Difference Between a Marketing Strategy & Plan

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If there’s one question I’ve been asked many times in my years managing digital marketing, it’s ‘what’s the difference between a marketing strategy and a marketing plan?’. The confusion is understandable because so often marketers use the two terms interchangeably. Some in the industry will argue that they are one and the same.

At Insourced, we wholeheartedly believe  know there is a significant difference between the two.

We know this because we’ve witnessed businesses receive excellent marketing strategies full of potential, only to see them fall short because the in-house team doesn’t know what to do with them.

For a marketing team to confidently roll out strategic, effective and measurable activity, they need to understand what the difference between a strategy and a plan is. More importantly, they need access to both a marketing strategy and a marketing plan, to successfully roll out activity.

Strategy vs plan, what’s the difference?

A marketing strategy outlines our overarching approach. It’s what we will do to be competitive in our market and meet our core business objectives.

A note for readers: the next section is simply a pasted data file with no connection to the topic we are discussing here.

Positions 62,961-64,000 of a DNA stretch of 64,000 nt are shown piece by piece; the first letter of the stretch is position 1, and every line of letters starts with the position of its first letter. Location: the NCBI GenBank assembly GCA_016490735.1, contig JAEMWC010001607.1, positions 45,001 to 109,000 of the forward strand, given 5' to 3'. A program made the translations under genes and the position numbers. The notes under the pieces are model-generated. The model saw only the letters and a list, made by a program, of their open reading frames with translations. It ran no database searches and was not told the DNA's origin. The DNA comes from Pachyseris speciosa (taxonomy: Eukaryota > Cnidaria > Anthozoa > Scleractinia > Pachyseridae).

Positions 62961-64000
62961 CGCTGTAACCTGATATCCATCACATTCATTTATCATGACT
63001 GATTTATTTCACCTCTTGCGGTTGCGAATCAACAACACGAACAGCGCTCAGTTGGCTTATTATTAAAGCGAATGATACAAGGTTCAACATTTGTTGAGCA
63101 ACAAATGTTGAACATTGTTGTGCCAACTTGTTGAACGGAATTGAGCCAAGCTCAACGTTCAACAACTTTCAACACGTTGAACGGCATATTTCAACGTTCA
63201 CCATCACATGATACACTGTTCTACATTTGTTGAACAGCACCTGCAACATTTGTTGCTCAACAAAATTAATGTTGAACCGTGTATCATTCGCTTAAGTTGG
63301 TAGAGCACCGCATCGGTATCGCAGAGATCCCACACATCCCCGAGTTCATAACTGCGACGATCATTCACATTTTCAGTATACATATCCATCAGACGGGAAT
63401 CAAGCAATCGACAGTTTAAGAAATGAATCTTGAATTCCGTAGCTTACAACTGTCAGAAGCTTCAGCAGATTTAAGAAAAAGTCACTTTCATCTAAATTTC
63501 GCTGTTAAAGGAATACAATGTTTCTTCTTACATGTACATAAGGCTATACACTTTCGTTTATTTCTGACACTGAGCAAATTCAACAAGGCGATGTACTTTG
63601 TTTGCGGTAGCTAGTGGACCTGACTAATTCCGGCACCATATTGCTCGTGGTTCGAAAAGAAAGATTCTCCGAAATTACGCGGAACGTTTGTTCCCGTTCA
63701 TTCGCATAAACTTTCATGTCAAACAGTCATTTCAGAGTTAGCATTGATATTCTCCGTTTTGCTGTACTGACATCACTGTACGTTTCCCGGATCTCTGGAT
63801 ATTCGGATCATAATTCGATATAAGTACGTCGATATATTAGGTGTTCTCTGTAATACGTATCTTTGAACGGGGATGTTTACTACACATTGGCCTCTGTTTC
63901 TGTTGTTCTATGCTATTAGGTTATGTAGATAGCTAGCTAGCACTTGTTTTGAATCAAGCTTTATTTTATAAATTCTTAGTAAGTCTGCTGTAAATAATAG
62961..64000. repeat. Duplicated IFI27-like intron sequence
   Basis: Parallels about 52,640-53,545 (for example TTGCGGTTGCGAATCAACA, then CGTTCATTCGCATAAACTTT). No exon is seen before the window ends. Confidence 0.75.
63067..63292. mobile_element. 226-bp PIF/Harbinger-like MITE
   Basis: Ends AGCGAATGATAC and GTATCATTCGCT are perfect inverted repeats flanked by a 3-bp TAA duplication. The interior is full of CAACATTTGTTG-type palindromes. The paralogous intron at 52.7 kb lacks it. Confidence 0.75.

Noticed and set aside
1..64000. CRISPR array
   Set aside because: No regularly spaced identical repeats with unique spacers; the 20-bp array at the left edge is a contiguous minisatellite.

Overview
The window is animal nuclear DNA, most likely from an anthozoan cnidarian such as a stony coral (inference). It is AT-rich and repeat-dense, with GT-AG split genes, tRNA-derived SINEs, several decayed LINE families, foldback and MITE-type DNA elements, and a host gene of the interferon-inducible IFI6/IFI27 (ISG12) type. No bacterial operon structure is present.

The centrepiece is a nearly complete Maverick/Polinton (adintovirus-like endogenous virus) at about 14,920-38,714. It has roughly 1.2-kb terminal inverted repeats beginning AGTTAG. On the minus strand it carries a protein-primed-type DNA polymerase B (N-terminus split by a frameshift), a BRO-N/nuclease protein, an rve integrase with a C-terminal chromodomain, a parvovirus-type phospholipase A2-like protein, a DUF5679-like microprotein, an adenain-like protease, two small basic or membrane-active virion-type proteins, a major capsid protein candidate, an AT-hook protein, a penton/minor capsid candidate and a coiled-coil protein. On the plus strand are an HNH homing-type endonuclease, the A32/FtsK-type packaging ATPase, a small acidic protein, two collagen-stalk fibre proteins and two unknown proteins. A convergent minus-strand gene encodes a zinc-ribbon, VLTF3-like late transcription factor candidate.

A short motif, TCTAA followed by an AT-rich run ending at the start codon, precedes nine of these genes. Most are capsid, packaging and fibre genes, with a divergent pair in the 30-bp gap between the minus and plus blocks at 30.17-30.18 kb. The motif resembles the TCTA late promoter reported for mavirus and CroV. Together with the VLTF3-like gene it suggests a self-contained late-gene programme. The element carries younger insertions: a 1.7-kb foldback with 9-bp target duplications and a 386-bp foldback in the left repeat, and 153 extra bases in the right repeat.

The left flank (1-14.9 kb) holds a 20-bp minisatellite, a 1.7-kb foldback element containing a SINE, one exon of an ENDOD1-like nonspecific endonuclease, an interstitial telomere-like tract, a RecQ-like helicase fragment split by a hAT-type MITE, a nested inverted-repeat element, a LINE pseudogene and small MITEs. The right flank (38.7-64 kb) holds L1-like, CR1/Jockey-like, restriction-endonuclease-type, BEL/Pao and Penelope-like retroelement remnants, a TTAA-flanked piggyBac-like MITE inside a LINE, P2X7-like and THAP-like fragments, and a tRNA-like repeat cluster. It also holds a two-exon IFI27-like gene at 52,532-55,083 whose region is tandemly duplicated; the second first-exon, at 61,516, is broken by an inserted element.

A marketing plan, on the other hand, is an actionable and granular guide based on our strategy but detailing exactly how we will push out digital activities and when.

Think of it like building a house: To get planning permission, we need to prepare the basic design of your house and how this will fit into the street and suburb you intend to build in, taking into account things like the land size, neighbouring properties, council regulations, and the style you like.

All being well, the council is happy with your proposal and gives you the green light to build.

What’s next?

You wouldn’t supply this broad design to a builder and expect them to be able to crack on and build the house based on this design. Builders need practical building plans that clarify all of the nitty-gritty; electrics, plumbing, stages of completion, materials, budgets, a building schedule etc. 

It’s the final plans that enable the builder to bring the initial design to life.

(If you’re a building firm reading this and any of the above is inaccurate or uses the wrong terminology, I can only apologise. You get the point, though).

With digital marketing, our strategy is the’ big picture’ idea giving us broad direction, it’s the marketing plan that provides the roadmap to roll out the strategy in a way that drives results.

What’s included in a marketing strategy?

A digital marketing strategy usually covers:

  • Audience research
  • Competitor analysis
  • Industry analysis
  • SWOT analysis
  • Business objectives
  • Marketing objectives
  • Key brand messages & value proposition
  • Future marketing channel mix
  • Top-line channel tactics

All of this allows us to get clarity on where our brand currently stands in the market, our unique offer and positioning, and the channels and tactics required for the business moving forward.

It’s the overarching vision, but it’s not detailed enough for us to jump into those channels and start publishing content, running advertising campaigns, or revamping our website.